Staying close to the front of the pack the entire race, Mahala Norris of Air Force had an incredible kick to win in 9:31.79, edging Joyce Kimeli of Auburn by 0.05 seconds in the closest finish in meet history for the women’s steeplechase. Norris’ winning time also makes her the sixth-best performer in collegiate history. That is just the third title ever won by the Falcons at the outdoor meet.

Kimeli finished second in 9:31.84 and Katie Rainsberger of Washington moved up to the front of the pack and held on for a third place finish in 9:32.12. They now rank No. 7 and No. 8, respectively, on the all-time chart.

Women’s 100 Hurdles

Anna Cockrell continued Southern Cal’s winning ways, winning in 12.58 to follow USC’s 4×100 victory. Cockrell took control early and continually added to her lead with each hurdle to win by 0.24 seconds.

Two freshmen finished 2-3 – Rayniah Jones of Central Florida edging Baylor’s Ackera Nugent, 12.82 to 12.84.

The race unfortunately had an empty lane as LSU’s Tonea Marshall, the seasonal leader at 12.44, did not start.

Women’s 100 Meters

Sha’Carri Richardson’s 10.75 collegiate record from 2019 survived. Barely.

Cambrea Sturgis of North Carolina A&T bolted to an early lead and held off TeeTee Terry of Southern California in a pair of blazing times – 10.74 and 10.79.

Unfortunately, an aiding wind of 2.2 m/s negated any record consideration, but the times rate as the No. 1 and No. 4 fastest ever by a collegian under any conditions.

Alabama’s Tamara Clark (10.88) and Kemba Nelson of Oregon (10.90) also ran sub-11 times.

Women’s 400 Meters

Another race, another amazing performance from Athing Mu of Texas A&M.

This time it was 49.57 as Mu shaved 0.11 seconds off the collegiate record she set just two weeks ago in the West Preliminary Round. It was her third-straight lap under 50 seconds – there have only been six total by all collegians in history.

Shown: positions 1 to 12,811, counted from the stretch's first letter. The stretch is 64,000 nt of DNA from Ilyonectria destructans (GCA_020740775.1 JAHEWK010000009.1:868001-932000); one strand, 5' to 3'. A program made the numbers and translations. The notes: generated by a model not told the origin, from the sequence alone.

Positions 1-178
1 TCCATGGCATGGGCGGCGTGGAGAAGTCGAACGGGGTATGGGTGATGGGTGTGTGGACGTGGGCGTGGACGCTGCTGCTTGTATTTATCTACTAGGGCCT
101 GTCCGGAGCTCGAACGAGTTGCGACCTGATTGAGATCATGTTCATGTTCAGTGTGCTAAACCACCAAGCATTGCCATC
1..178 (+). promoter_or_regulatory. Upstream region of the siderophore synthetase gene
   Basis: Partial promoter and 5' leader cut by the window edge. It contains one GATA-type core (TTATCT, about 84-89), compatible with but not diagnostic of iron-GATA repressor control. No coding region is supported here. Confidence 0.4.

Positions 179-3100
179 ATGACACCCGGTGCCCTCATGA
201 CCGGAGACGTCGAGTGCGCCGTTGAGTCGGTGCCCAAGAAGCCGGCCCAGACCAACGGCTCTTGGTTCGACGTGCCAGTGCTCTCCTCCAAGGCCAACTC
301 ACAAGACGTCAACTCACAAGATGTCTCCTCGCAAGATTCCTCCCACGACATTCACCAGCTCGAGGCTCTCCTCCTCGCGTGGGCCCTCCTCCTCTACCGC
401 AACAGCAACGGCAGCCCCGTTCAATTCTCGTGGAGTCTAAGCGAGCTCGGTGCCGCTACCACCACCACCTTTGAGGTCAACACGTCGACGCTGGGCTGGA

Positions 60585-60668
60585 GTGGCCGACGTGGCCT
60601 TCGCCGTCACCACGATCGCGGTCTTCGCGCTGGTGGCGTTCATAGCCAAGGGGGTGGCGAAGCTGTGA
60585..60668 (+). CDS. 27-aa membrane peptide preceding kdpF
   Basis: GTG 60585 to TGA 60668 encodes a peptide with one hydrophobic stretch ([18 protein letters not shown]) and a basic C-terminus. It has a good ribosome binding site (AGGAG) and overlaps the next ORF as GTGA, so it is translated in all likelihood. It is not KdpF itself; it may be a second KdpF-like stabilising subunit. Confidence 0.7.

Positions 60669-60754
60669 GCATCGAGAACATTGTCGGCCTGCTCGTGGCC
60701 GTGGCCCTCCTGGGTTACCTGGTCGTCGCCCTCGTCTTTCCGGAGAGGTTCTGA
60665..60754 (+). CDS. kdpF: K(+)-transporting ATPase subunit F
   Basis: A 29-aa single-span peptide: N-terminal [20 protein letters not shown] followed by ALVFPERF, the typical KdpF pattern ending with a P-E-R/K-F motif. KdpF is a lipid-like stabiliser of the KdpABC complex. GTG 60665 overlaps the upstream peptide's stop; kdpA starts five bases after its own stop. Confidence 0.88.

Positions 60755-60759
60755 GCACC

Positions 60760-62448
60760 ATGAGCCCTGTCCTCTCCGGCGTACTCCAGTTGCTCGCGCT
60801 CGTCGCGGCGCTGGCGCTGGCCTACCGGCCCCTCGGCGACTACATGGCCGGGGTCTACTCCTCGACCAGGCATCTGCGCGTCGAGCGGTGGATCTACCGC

Two others ran sub-51, with Florida freshman Talitha Diggs (50.74) and Kyra Constantine of Southern California (50.87) each setting PRs.

While Mu had the race in control early, plenty of important team points were up for grabs for the Aggies and Southern Cal. USC went 3-4-7 for a total of 13, while A&M scored 14.

Women’s 800 Meters

It was a three-woman race heading into the final 100 meters. Laurie Barton of Clemson had a slight lead with Michaela Meyer of Virginia and Gabrielle Wilkinson of Florida right behind.

Meyer used a final kick to move ahead of Barton and take home the win in 2:00.28. Not only did her winning time make her the eighth-best performer in final site history, she solidified her spot as ninth-best performer in collegiate history.

Barton crossed the finish in 2:00.65 for runner-up honors and Wilkinson finished third in 2:01.20.

Women’s 400 Hurdles

History is made!

Anna Cockrell of Southern California successfully completed the 100H/400H double.

Already capturing the 100H crown earlier, she claimed her second title of the weekend after winning the 400H in 54.68. Cockrell became the second woman in meet history to complete the double (2010 The Bowerman winner Queen Harrison was the first).

Rounding out the top-3 finishers were Shannon Meisberger of Arizona and Andrenette Knight of Virginia. Meisberger crossed the line in second with a time of 55.70, while Knight was right behind in 55.81 for third.

Women’s 200 Meters

Cambrea Sturgis completed a stellar 100/200 double. This time the wind reading was legal, meaning the North Carolina A&T sophomore is the No. 4 collegian ever at 22.12.